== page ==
2. VSOP – Very special old pale – Cognac aged to qualify compte 4- This again like VS is more of cocktail material. They combine well with sodas and tonic whereas may not be a great drink to relish straight up. Spicy tones and zesty flavors like ginger ale can be the right way to go about when you decide to make a Cognac cocktail. Frapin VSOP is a perfect cocktail pal you should try once.

3. Napoleon – Cognac with at least compte 6- This is a relatively new category that separated from XO recently. Brandy that has aged at least 6 years does have a distinctive taste and a soothing warm feeling while you enjoy a glass. A fine bottle of Napoleon to taste would be by Delord Bas Armagnac.

4. XO – eXtra Old which is compte 10 – Aged fine with brimming flavors that are nutty, fruity, aromatic and buttery smooth, there is no better way to enjoy it than drink up straight. This is a purely blissful experience that will exceed the price you paid for the precious bottle. Enjoy a glass of Belle Meade XO Cognac Cask finish Bourbon neat or on the rocks.

The blend

Creating a bottle of Cognac is the skillful task of the cellar master. The ‘maitre de chais’ introduces eminent flavors together to create an extravagant drink that you will enjoy each sip of. Single barrel Cognac is also commercially available although blends are the preferred type. Every bottle unique or not is a craft by the cellar master using eaux-de-vie that creates a full-bodied drink.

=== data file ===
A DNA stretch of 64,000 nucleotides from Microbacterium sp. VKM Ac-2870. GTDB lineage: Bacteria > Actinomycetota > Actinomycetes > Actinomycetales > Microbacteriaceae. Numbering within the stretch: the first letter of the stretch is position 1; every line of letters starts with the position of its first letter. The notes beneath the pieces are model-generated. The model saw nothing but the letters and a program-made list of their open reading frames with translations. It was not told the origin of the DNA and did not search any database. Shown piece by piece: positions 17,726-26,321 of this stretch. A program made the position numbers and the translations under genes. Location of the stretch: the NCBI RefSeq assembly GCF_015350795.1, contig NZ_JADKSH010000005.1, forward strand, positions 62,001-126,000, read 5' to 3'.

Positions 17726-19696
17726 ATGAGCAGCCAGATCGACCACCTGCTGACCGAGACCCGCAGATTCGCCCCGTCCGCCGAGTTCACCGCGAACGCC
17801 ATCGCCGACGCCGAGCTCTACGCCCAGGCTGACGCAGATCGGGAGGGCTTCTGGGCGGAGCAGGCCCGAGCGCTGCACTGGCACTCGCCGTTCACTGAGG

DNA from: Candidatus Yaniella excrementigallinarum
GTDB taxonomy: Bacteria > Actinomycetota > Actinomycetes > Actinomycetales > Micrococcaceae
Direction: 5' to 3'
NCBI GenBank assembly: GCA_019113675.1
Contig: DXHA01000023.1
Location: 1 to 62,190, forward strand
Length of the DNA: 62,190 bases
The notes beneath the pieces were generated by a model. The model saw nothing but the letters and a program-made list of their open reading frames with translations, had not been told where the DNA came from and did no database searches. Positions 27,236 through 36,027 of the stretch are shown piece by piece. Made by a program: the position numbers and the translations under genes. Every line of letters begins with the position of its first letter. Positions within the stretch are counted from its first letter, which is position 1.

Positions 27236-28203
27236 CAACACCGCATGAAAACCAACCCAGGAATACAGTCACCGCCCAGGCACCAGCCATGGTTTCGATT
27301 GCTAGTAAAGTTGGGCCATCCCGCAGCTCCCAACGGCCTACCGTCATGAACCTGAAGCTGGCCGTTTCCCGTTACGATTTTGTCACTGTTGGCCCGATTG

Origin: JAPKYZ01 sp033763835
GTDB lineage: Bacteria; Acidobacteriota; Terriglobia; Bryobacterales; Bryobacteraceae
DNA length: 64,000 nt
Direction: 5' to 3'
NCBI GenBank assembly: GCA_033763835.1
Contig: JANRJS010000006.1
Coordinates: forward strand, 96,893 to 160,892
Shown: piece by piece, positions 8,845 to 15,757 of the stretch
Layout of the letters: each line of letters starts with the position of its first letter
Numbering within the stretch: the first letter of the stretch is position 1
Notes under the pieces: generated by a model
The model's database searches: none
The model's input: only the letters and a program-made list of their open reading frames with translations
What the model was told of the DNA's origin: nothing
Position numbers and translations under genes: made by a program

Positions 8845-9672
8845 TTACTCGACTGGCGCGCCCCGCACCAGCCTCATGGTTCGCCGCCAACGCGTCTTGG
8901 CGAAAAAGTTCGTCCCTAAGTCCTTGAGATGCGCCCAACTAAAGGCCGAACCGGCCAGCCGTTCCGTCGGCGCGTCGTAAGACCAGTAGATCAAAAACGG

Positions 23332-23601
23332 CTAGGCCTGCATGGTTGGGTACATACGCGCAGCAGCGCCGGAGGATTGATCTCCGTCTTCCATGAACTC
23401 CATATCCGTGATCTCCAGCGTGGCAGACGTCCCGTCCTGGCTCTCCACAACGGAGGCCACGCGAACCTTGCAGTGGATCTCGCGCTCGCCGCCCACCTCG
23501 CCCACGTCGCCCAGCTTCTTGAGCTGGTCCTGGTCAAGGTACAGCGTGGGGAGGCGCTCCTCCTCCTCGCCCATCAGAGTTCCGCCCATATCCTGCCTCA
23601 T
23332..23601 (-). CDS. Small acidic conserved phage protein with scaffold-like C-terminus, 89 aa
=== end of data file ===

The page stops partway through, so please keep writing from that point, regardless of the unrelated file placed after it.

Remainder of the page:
How to take your first sip

If the history and the making inspired you to try Cognac then follow these steps to have the complete experience.

1. While using any glassware could be enough a snifter is a perfect choice. This will trap the aroma in its narrow top that you will get to cherish during your sip.

2. You first Cognac needs to be a finely aged compte 6 or more to actually have a good experience. Take about 25 ml in the snifter and let it warm slowly for about 10 minutes.

3. The gorgeous rush of gold, amber and red tone in the drink suggest that it has aged well. Now swirl and take in the aroma of the brandy. Tones that are fruity, nutty, herby or even floral can be evidently observed.

4. Take your first sip and the smooth taste of the drink along with the warmth that joins the palate will be amazing. New Cognacs may have slightly harsh flavors and hence may not give you the best experience. Prefer enjoying it as a cocktail in that case.


A personal favorite way to enjoy a lovely glass of cognac is with some chocolates. It brings the prominent flavors in the drink out in a bold way that you will enjoy. You can also try some Cognac cocktails such as Hennessey Honey or Bastille Day with a Pierre Ferrand 1840 that will be a drink you will never forget.


Sources:
https://www.gq.com/story/beginners-guide-to-cognac
https://slate.com/human-interest/2008/04/a-beginner-s-guide-to-cognac.html
https://www.magazeti.ke/male/a-beginners-guide-to-cognac/
http://www.cognacfans.com/beginners-guide-to-drinking-cognac/
https://www.decanter.com/features/beginners-guide-to-cognac-248192/
https://blog.thewhiskyexchange.com/2018/03/cognac-beginners-guide/